With Helium, we are turning a corner. It's time to think about engagement with end users. It was great to see end users actively participating in our recent Developer Design Forum. Architects and operators of networks bring a set of different perspectives to the table and challenge us to really take into account the full set of challenges they face. We're working on the formation of an advisory group. Users are indeed picking up ODL and using it in POCs, and I'm even starting to hear of a few focused production deployments. You'll see those stories start to come out in 2015. But how do we do all that while growing and maintaining the integrity of the community?

All the developers who gathered in Santa Clara and for our Dusseldorf Hackfest are passionate and know how to tackle the networking challenges, but we all have to work very hard at staying open to ideas. And open to the possibility that your approach could be wrong. Too often people or companies won't engage out of fear of conflicting objectives, or they view disagreement as was a war they must win. So how do we unite? Often it starts by the community making the effort to turn their badges around. We become more diverse. We carry these ideals with us always as we work together on the next release and beyond.

I have been encouraging the community to really engage on tackling their disagreements head on, sharing their views and demonstrating their beliefs via code. I also continue to urge people not to bring single company projects but to consider joining an existing project or collaborating with others to build technologies that many will build on top of. We need to continue to cultivate greater diversity in our projects, especially on the controller side. I've been thrilled to see Brocade engineers engage deeply on the Model Driven Service Abstraction Layer (MD-SAL). We need more of this. I challenged the Technical Steering Committee to really explore the question of how and when to move projects from incubation to mature and core - to really define what are the bars, expectations and responsibilities of a core or mature project. More generally, things like quality, documentation and testing are inherently difficult, but are critical as more and more users begin to rely on our technology. Quality and testing is everyone's job. We don't have a "quality department." It's up to all of us.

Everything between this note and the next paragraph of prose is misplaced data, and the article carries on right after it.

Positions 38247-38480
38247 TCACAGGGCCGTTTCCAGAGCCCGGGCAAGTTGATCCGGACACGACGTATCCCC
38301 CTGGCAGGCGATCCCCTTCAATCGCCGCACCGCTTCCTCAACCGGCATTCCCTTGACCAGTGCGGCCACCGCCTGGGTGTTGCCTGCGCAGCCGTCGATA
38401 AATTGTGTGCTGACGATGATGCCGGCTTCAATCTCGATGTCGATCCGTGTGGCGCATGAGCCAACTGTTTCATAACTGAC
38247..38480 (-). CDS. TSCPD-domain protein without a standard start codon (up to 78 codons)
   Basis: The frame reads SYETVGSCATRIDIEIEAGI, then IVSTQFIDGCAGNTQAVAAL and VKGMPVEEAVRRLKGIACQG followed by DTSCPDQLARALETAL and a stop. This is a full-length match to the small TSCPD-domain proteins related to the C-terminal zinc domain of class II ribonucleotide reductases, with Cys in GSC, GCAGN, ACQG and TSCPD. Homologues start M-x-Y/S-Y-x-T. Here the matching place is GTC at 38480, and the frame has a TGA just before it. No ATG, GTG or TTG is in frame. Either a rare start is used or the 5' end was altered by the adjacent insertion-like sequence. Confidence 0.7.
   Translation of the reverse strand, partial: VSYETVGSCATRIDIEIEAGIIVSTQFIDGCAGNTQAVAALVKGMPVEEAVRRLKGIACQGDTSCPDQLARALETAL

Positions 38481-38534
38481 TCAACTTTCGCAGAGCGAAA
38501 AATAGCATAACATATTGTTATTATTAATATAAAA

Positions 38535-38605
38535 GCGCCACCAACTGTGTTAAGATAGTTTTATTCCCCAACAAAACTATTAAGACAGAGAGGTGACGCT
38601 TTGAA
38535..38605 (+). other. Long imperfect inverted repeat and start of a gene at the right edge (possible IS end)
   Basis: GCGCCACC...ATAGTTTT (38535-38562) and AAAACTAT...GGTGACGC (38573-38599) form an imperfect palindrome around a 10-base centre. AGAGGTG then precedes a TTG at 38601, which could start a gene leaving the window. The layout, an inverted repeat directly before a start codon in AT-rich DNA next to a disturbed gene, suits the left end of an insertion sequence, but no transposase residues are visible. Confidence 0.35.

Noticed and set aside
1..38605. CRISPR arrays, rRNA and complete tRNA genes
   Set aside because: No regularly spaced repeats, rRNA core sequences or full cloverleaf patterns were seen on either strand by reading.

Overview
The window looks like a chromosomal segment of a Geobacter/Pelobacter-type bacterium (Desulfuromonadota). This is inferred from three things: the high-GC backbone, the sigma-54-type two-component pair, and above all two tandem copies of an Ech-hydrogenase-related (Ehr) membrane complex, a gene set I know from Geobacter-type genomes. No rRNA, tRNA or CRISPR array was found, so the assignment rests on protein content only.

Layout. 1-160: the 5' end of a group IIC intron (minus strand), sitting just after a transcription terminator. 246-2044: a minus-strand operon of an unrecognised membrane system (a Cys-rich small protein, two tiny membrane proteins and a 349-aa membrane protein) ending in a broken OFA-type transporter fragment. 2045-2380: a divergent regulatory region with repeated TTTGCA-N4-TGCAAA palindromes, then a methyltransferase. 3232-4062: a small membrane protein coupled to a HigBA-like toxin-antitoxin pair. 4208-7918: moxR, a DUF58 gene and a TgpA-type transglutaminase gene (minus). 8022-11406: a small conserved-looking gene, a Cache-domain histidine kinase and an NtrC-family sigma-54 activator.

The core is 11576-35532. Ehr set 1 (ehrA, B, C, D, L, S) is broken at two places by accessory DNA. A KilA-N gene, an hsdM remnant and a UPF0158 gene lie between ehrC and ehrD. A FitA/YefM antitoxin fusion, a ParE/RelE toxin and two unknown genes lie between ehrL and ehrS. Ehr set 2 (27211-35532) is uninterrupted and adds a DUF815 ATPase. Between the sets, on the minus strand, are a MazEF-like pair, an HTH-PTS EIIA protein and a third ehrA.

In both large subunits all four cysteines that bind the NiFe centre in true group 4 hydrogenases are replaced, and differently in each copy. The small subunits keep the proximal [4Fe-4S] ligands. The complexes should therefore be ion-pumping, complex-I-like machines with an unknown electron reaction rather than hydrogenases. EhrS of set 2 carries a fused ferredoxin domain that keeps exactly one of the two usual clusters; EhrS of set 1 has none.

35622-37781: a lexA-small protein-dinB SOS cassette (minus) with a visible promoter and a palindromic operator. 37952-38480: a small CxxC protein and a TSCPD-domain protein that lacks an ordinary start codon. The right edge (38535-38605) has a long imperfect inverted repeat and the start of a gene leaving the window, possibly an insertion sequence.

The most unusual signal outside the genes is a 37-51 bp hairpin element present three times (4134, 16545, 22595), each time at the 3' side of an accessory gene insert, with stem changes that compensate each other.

I am incredibly encouraged, proud and feel fortunate to serve as the executive director of OpenDaylight. This community has the right people and we're attracting some amazing new talent. We have daunting challenges ahead of us, but they're exciting challenges so bring them on. We're in it together.